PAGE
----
A centrifuge is a piece of equipment, generally driven by an electric motor (or, in some older models, by hand), that puts an object in rotation around a fixed axis (spins it in a circle), applying a potentially strong force perpendicular to the axis (outward).
Large centrifuges can be used to simulate high gravity or acceleration environments (for example, high-G training for test pilots). Medium-sized centrifuges are used in washing machines and at some swimming pools to wring water out of fabrics.
Many centrifuges are used as laboratory or industrial equipment to separate materials, for example small molecules from large molecules. The centrifuge works using the sedimentation principle, where the centripetal acceleration causes denser substances to separate out along the radial direction (the bottom of the tube). By the same token objects that are less dense will tend to move to the top.
Most materials-separating centrifuges use liquids or a mixture of solids and liquids, but gas centrifuges are used for isotope separation, such as to enrich nuclear fuel.
Range of Centrifuge Applications
The main application of decanter centrifuges is to separate large amounts of solids from liquids on a continuous basis. They are also used to wash and dry various solids in industry, such as polystyrene beads, clarify liquids and concentrate solids.
Petrochemical/oil Industry Examples
- Oil well drilling
- Lubricating oil additives
- Waste oil stream recycling
Industrial and Biological Wastewater Treatment Industry Examples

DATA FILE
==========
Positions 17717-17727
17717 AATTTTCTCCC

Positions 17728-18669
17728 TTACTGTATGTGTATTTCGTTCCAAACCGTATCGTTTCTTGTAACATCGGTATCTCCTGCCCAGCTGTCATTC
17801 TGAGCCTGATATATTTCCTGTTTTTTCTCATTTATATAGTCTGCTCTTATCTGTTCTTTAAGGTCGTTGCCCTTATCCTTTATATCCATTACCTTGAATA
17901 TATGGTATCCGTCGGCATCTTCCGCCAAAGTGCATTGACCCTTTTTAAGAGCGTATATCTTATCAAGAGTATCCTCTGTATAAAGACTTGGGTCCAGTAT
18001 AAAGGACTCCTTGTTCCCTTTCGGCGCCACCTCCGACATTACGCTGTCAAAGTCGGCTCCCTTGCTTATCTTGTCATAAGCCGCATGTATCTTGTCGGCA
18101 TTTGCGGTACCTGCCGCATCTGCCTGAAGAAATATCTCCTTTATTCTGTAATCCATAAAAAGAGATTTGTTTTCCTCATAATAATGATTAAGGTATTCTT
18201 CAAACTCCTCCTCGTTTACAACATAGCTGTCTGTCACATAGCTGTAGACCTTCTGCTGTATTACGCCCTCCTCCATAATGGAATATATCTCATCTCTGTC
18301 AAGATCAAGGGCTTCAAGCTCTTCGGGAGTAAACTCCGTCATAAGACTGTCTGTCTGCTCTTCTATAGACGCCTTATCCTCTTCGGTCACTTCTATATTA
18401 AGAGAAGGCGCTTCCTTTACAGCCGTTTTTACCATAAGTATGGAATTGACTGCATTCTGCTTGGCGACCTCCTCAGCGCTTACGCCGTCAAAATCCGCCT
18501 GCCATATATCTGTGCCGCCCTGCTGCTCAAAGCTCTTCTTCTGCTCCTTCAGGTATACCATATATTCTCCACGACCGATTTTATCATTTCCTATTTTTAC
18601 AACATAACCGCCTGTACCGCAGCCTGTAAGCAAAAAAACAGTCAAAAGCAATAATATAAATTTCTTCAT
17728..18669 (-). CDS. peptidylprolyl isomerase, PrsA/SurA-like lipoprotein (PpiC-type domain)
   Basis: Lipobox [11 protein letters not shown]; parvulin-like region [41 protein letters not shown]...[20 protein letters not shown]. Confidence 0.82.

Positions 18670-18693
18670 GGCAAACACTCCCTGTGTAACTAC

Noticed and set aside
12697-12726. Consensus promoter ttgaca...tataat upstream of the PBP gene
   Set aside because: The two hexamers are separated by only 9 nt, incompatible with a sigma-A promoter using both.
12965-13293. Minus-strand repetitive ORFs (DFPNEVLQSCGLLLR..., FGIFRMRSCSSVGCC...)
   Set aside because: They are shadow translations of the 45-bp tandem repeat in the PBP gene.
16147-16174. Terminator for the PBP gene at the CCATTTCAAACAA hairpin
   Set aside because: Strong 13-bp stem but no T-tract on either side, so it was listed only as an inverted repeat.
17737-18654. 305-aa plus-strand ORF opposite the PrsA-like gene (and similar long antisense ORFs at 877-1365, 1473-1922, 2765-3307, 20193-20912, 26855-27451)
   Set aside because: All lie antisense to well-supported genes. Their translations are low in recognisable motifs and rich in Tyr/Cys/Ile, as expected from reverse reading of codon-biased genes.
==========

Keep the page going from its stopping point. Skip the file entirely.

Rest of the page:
- Municipal wastewater
- Cleaning of wash water
The rapid development of the decanter centrifuge over the 20th century saw it expand into a vast range of over 100 industrial applications. Further development since then has seen the refinement of machine design and control methods, improving its overall performance, which allows the system to respond quickly to varying feed conditions. The newest development in decanter centrifuge technology aims to achieve enhanced control of the separation process occurring inside the decanter. The way in which manufacturers aim to address this is by utilising variable mechanical devices in the rotating part of the decanter centrifuge. To control the separation process, the operational parameters should be transferred from the rotating part to the stationary part of the decanter whilst also constantly controlling and maintaining the mechanical device inside the process region. This can be achieved using hydraulic and electronic transfer systems. A hydraulic drive motor is easily able to access the rotating area of the decanter centrifuge.
There are numerous manufacturers specializing in mechanical separation technology that have adapted these new designs into industrial standard equipment. This advanced technology has allowed decanter centrifuges to operate up to 250 cubic meters per hour and has developed numerous designs such as the Z8E decanter, known as the world's largest decanter centrifuge with an adjustable impeller, which supplies a torque of 24,000 newton meters. Other designs can reduce power consumption by up to thirty percent due to a large slurry discharge, and are best utilized in the water treatment industry.